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Drinking Out Loud


Are you the wine you choose?
Photo by: Jon Moe
Matt Kramer says wine lovers are defined by their preferences.

Matt Kramer
Posted: September 1, 2015

So there I was having a perfectly lovely private dinner at an elegant Napa Valley winery. For once, I had kept me gob shut and, as best as I knew, hadn't offended anybody.

Then the host, whom I happen to like a great deal, declared to the assembled table, "Matt doesn't like Cabernet Sauvignon. Actually, that's not true," he quickly amended, "Matt only likes Cabernets that are painful."

Allow me to translate: By "painful," he meant "acidity." It's true. I do like acidity. And too many Napa Valley Cabernets are, to my palate, lacking this virtue. Too many are "flabby.” This isn't because Napa is too hot (never mind the climate-change naysayers). Rather, it's because too many Cabernets in Napa Valley are picked overripe. Guess what gets lost?

Anyway, I found myself feeling like the proverbial fish out of water. Once again I was not swimming in the mainstream. And that, in turn, got me thinking about how, inadvertently, we get defined—fairly or otherwise—by our wine choices. There's a majority taste and a minority one.

Allow me to offer some examples of the push-pull of the majority/minority divide. We've all experienced this. For example:

Cabernet Sauvignon vs. Cabernet Franc. Since this all began with Cabernet Sauvignon, it seems right to start with the gulf between Cab Sauvignon/Cab Franc.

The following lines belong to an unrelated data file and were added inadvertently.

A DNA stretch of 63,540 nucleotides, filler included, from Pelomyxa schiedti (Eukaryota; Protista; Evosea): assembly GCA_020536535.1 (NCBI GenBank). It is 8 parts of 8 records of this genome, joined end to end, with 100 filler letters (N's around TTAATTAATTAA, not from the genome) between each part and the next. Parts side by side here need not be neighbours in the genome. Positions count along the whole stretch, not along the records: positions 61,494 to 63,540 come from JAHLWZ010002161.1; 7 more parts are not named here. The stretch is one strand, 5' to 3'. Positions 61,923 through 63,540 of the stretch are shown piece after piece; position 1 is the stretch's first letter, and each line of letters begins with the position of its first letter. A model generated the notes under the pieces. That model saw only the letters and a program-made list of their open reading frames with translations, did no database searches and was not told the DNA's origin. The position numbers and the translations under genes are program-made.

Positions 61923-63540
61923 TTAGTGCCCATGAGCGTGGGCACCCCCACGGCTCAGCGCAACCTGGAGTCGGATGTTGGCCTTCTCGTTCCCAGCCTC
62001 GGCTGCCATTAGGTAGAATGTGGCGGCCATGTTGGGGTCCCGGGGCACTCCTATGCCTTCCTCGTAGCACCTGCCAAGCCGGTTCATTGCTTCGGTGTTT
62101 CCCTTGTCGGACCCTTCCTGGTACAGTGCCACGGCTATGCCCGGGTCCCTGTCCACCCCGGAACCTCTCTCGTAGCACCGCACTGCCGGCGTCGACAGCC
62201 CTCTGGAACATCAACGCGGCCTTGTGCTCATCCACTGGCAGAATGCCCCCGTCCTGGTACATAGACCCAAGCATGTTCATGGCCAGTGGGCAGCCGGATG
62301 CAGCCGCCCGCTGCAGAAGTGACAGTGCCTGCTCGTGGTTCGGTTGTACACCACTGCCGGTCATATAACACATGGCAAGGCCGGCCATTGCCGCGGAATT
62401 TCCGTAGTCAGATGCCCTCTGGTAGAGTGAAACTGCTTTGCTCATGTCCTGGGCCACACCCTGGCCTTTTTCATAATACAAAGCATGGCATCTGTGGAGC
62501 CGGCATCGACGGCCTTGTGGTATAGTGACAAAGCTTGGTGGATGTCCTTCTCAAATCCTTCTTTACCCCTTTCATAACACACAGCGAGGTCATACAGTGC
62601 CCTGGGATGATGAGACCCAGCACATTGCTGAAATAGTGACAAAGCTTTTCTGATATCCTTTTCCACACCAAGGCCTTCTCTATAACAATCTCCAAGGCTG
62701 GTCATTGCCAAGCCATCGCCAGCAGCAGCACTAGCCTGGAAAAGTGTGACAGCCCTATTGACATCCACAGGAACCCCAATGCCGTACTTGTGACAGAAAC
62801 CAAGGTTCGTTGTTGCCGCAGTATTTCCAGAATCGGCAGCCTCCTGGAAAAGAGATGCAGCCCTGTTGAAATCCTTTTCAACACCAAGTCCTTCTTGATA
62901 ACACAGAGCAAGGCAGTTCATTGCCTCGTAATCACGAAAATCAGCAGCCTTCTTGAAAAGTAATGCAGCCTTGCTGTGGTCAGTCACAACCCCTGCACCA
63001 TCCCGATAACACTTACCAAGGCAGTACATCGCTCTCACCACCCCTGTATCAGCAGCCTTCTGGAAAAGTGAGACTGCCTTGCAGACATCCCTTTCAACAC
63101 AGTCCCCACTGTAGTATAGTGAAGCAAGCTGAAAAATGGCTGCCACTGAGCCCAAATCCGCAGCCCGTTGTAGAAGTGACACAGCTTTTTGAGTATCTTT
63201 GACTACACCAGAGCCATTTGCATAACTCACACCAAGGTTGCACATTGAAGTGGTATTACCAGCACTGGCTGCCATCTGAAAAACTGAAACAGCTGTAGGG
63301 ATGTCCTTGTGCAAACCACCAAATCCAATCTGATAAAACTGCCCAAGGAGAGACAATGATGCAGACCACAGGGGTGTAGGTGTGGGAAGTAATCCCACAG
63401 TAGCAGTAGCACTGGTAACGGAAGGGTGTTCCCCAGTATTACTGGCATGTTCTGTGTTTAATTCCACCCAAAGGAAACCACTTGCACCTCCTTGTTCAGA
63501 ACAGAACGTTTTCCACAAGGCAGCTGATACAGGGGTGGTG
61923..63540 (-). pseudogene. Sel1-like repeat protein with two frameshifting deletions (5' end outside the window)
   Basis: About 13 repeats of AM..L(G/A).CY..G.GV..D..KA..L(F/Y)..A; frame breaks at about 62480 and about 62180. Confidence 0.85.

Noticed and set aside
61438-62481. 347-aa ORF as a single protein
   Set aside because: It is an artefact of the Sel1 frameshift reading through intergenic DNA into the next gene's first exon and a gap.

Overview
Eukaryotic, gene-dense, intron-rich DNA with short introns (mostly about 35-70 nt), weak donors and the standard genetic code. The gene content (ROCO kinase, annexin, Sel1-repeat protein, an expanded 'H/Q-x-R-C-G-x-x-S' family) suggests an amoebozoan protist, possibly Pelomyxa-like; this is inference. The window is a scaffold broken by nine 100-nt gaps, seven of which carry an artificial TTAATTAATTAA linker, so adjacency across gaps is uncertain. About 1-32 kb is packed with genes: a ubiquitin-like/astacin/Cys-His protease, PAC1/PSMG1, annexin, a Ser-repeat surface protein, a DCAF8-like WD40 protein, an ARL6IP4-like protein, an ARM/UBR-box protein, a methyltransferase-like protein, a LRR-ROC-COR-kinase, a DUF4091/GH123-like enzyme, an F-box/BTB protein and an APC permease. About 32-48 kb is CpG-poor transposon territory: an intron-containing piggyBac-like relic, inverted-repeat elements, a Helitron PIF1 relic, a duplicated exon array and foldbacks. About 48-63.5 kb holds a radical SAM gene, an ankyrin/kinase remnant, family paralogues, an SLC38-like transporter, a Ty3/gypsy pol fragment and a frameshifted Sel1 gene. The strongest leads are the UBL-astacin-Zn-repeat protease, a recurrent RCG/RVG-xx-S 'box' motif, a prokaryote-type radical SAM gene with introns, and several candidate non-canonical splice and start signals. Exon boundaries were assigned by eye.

Make no mistake: Cabernet Sauvignon is by far the majority taste. It's far more widely planted, if only because it performs admirably in many more climates and soils than does Cabernet Franc. And you can make a case that, at its best, Cabernet Sauvignon is the more "complete" wine, capable of offering the broadest array of flavors and the richest assortment of layers in the wine.

Yet there are those tasters who prefer Cabernet Franc. I'm one of them. I like its "edge," especially when grown in a cool (for the variety) climate, such as France's Loire Valley.

I've met very few Cabernet lovers who like both grapes equally well, which tells you something right there.

Chardonnay vs. Pretty Much Anything Else. Talk about a majority taste. What is it about Chardonnay that makes it the deepest channel of the mainstream?

So here you are: The wine list arrives at your table in the restaurant. You're with two other couples. They're wine-interested, but not especially wine-knowledgeable. Will you choose a lovely, bright, likely oak-free Spanish white such as Godello or Albariño, or even something really oddball like a Txakolí? Or will you run for cover and choose Chardonnay?